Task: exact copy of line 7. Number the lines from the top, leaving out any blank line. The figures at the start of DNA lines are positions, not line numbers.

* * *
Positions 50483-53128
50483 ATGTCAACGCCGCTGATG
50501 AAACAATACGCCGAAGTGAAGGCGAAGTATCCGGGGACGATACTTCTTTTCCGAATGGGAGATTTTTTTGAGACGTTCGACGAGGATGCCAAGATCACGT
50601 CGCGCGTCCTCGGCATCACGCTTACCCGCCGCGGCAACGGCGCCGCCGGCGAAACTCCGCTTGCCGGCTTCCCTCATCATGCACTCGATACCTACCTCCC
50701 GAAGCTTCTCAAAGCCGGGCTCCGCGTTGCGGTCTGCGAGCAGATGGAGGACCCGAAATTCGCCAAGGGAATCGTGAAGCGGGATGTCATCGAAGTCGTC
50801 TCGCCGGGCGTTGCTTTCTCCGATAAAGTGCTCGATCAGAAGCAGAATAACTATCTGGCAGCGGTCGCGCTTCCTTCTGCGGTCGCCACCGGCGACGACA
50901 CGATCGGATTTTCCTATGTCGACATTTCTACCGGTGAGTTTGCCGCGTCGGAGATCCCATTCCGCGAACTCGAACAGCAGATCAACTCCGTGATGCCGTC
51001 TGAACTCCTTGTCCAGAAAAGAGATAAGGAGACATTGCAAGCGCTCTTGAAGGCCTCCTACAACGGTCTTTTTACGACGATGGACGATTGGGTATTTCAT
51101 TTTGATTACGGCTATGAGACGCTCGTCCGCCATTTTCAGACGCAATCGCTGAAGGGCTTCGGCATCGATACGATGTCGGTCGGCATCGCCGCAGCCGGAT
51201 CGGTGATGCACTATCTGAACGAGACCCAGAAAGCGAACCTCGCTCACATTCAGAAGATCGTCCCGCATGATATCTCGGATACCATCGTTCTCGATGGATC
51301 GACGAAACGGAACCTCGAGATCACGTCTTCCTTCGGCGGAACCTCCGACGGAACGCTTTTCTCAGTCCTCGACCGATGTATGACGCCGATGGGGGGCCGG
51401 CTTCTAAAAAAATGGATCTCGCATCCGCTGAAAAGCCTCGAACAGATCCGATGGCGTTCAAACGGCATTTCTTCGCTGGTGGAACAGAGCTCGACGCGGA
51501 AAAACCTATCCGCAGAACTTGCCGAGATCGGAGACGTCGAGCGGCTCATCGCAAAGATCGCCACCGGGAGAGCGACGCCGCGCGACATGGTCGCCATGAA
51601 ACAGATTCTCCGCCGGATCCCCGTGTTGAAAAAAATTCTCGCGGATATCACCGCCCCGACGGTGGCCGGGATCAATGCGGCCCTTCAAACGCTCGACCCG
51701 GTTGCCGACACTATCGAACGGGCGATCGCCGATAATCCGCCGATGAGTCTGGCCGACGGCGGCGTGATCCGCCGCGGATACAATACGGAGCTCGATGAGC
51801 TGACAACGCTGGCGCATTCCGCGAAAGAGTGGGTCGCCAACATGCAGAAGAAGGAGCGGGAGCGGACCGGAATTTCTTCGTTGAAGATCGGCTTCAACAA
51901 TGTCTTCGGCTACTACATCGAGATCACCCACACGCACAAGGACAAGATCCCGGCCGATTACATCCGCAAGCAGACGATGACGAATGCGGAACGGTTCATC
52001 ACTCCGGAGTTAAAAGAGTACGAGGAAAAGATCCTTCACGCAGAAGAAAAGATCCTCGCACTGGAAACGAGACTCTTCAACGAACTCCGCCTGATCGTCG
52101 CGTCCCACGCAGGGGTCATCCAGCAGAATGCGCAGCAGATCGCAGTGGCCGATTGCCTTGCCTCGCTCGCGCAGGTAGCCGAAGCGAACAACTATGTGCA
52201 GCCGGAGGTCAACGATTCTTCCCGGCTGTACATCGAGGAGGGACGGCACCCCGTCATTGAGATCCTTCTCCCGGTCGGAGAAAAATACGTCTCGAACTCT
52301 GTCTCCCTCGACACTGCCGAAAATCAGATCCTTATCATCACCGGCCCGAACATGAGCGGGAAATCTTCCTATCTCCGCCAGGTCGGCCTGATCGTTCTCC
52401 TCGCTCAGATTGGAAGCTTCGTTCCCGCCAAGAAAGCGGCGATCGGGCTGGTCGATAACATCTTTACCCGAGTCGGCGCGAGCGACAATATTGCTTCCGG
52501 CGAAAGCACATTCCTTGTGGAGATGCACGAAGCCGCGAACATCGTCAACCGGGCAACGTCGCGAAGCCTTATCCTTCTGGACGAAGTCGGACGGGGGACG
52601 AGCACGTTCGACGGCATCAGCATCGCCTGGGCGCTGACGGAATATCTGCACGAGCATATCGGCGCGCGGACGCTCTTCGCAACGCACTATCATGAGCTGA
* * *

50901 CGATCGGATTTTCCTATGTCGACATTTCTACCGGTGAGTTTGCCGCGTCGGAGATCCCATTCCGCGAACTCGAACAGCAGATCAACTCCGTGATGCCGTC